Addison Lee has committed to a multi-million pound budget to promote its new brand identity, the private hire car firm’s first refresh since it was established in 1975.
The new look is part of a wider expansion strategy following its £30m acquisition of executive car service Tristar International in June. The aim is to use this partnership to grow Addison Lee’s reach in the US, Europe and Asia Pacific, coinciding with expansion across key UK cities.
Designed to reflect a premium brand positioning that will set it apart from rival Uber, the rebrand swaps Addison Lee’s characteristic monochrome palette for a yellow, black and slate colour scheme that is being rolled out across its 5,000-strong fleet of cars, courier vans and motorcycles. As half of trade now goes through its app, the digital-friendly redesign is intended to help drive in app traffic too.
Here chief commercial officer Peter Boucher, one of Marketing Week’s 2016 Vision 100 inductees, explains the rationale behind the move.
Why was now the right time to rebrand?
We’ve spent the past two years investing in the business to reinforce the high service proposition. We talk about engagement with the customer and we needed to have our CRM and loyalty schemes ready, which is why this felt like the right time. A brand is what a brand does, and we’ve got to make sure there is some substance behind it.
We have always stood for service and felt the design needed to come up a notch, as well as being something that was flexible enough to service both our couriers and cars.
What role has digital played in the redesign?
Our design had not changed for 40 years and it was hard to handle digitally. Historically the design was black and white, quite dark and not particularly feminine. We wanted a lighter, more modern design that would show up well on the app where there isn’t much real estate to play with, so its better not to use strong, dark colours.
Is the new campaign intended to focus more on consumers and less on business?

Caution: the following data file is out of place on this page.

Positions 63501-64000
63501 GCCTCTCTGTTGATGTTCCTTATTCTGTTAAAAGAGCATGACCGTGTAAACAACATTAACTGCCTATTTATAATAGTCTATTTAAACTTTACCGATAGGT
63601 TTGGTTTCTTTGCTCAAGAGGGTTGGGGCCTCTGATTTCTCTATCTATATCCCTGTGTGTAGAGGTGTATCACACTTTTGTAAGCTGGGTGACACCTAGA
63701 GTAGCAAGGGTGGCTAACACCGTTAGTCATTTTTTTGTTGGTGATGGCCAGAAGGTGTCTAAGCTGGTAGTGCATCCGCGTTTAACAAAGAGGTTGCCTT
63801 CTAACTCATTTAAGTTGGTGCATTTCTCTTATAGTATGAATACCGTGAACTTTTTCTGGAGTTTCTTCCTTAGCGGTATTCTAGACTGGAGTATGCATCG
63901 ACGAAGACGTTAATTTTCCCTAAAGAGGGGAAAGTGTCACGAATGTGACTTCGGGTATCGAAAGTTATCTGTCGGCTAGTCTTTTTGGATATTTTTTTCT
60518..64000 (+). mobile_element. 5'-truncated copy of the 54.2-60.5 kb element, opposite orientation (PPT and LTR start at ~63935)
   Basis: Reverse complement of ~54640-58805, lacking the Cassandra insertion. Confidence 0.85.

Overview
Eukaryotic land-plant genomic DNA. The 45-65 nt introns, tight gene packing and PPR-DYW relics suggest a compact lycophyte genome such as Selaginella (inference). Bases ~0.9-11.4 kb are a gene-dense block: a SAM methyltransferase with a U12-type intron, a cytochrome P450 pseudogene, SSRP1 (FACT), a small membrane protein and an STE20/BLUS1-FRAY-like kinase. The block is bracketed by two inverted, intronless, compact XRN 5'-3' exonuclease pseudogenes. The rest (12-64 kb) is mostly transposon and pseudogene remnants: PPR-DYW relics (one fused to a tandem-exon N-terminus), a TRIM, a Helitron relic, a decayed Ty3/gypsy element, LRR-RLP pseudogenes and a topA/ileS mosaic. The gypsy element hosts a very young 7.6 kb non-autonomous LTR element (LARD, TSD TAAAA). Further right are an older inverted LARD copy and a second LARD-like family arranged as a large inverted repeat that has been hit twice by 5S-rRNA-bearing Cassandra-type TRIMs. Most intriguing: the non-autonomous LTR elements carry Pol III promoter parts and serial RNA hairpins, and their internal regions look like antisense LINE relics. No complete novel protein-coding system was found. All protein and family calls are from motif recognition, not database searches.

Whereas historically we were seen as a B2B brand, the redesign is not about being focused on business versus consumer. Rather we want to focus on the passenger and open up more at a customer level. We have high awareness, but there has often been a misperception that we are just for banks and brands, whereas we are much more customer and passenger centric.
How does the rebrand feed into your global growth strategy?
In markets outside the UK there is little awareness, in some cases starting from zero, so we wanted to begin with an identity and get the basics right from day one. We have now launched the app to 10 cities including New York, Paris, Manchester and Leeds, and we’re looking to grow this to 25 by the end of the year.
There have been a host of redesigns among on-demand players like Just Eat and Deliveroo recently – what do you make of them?
I understand the choice of the bright, fluorescent designs as they have to differentiate themselves physically around the streets. These are new brands appealing to a certain customer, whereas we are more established and service orientated.
Just Eat, for example, has a younger demographic and a different brief. It is interesting to see the new advertising from Deliveroo, which has been in the fight of its life in a very competitive market. It wants to give itself the best shot, although I’m slightly surprised by the choice of the new logo.